How can you extract the maximum benefit from the new CBA share buyback program?
The post How to make the most of the CBA (ASX:CBA) share buyback appeared first on The Motley Fool Australia. –
Perhaps the S&P/ASX 200 Index (ASX: XJO) share making the biggest splash with its FY2021 earnings report this week has been Commonwealth Bank of Australia (ASX: CBA). The CBA share price surged to a new record high above $108 a share on Monday following the release of its FY21 numbers.
That record high was extended just this morning, with CBA topping Monday’s high after hitting $108.92 a share just after market open.
CBA shares closed at $103.41 last Friday. Because of this, we can say with tentative certaincy that this earnings report is largely behind this big push upwards.
One of Monday’s centrepiece announcements from CBA was the initiation of a ~$6 billion share buyback program. Investors will also be receiving a final dividend of $2 a share next month. That will be a 33.3% increase on CBA’s last interim dividend.
But for the buybacks, CBA shareholders can also now look forward to having their ownership stake in the company increased as CBA retires existing shares from the market.
But just how much is this share buyback program worth to investors? And how can CBA shareholders extract the maximum benefit?
CBA share price rises on $6 billion share buyback
As my Fool colleague James covered well this morning, CBA’s share buyback program will result in the retirement of approximately 3.5% of all CBA shares outstanding.
So how exactly will this benefit investors today?
Well, firstly, it’s worth noting how a buyback actually benefits all investors. A company’s number of shares is fairly static. As such, reducing the total share count decreases the supply of available shares. This means that the real ownership stakes of all CBA shareholders increase.
This is due to the fact that each shareholder now owns a proportionately larger stake in the company. Share buybacks also usually result in higher share prices due to the simple laws of supply and demand (less supply means higher pricing).
Digging further though, and it seems this CBA buyback might benefit some shareholders more than others. Particularly those who are tax-exempt. An article from Livewire Markets broke down this dividend, and it makes for some interesting reading.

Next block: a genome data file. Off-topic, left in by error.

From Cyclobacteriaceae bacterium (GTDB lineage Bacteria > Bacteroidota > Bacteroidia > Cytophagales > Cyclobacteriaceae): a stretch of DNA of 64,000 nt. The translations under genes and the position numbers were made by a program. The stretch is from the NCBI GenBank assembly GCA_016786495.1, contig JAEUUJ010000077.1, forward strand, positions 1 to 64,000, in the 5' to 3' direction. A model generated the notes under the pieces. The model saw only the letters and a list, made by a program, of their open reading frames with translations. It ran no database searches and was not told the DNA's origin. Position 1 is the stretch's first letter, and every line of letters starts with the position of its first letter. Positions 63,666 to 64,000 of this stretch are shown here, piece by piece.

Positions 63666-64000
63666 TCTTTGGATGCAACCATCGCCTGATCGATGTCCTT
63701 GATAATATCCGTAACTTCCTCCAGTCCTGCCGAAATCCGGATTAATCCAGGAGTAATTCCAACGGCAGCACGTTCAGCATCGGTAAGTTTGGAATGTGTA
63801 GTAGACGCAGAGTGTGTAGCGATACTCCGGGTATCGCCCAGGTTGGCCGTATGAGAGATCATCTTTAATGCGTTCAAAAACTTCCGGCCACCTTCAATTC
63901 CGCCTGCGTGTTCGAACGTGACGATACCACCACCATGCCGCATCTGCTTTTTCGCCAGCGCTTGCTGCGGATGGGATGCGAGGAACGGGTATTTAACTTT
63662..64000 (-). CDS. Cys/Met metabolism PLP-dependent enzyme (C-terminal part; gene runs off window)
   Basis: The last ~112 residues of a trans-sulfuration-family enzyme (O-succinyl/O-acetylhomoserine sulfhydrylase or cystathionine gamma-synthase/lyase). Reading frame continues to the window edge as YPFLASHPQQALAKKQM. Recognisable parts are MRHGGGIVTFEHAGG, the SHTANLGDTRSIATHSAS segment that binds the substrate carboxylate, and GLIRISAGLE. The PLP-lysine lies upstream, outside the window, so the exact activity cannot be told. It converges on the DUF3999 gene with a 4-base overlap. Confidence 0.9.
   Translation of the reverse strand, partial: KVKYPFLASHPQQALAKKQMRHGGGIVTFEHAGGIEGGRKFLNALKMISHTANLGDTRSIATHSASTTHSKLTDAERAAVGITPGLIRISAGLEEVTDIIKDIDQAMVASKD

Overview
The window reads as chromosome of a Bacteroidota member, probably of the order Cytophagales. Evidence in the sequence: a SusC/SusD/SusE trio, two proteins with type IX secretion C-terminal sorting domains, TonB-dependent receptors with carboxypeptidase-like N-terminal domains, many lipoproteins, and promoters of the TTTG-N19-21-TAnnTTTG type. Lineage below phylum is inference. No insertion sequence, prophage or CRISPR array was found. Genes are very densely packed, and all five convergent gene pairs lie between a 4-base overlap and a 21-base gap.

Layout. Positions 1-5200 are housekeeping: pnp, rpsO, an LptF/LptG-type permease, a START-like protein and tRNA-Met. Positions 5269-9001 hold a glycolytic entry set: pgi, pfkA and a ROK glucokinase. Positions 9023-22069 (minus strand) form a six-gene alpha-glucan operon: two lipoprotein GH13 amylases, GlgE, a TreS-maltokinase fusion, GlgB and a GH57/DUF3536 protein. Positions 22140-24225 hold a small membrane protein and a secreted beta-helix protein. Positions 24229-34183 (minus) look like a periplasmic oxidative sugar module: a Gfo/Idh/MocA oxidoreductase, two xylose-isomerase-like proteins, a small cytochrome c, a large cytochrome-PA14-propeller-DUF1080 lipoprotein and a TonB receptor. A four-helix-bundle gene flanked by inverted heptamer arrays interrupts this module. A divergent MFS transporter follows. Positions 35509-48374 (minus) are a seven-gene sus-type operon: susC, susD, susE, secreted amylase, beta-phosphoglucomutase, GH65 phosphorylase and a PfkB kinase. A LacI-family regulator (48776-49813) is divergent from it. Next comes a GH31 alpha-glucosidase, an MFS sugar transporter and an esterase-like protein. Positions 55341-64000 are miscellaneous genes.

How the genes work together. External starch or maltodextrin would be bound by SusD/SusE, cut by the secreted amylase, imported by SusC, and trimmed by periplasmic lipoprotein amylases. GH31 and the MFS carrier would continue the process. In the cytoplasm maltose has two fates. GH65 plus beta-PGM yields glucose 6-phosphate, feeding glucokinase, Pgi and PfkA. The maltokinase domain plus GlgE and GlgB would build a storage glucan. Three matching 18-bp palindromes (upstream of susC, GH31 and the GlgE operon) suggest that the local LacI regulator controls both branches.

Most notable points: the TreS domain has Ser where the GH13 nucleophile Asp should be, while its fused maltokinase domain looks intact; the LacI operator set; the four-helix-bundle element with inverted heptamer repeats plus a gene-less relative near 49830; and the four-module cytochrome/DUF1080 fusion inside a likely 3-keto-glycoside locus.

Commonwealth Bank buyback delivers disporportionate benefits
So according to livewire, CBA’s share buyback (which is available to all existing shareholders) will consist of a capital return of $21.66 per share. The remaining balance for each share will consist of a fully-franked dividend. A franking credit of $29.99 per share will be attached.
Here’s how the article explained the benefit:
For a tax-exempt Australian investor, we estimate the buy-back at a 14% discount would be worth approximately $121.63 (disregarding the time value of money), representing about $15.07 or 14% more than the market price of Commonwealth Bank today…
The value of the buy-back for other investors will depend on the tax situation of each investor. At current prices, we would expect the buyback to be of marginal value for 15% tax rate Australian investors.
So there you have it. The way this share buyback is structured could certainly give some outsized benefits to some investors out there. But don’t worry if that doesn’t apply to you. As we discussed earlier, a buyback substantially benefits existing shareholders too.
Should you invest $1,000 in CBA right now?
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Motley Fool contributor Sebastian Bowen has no position in any of the stocks mentioned. The Motley Fool Australia’s parent company Motley Fool Holdings Inc. has no position in any of the stocks mentioned. The Motley Fool Australia has no position in any of the stocks mentioned. The Motley Fool has a disclosure policy. This article contains general investment advice only (under AFSL 400691). Authorised by Bruce Jackson.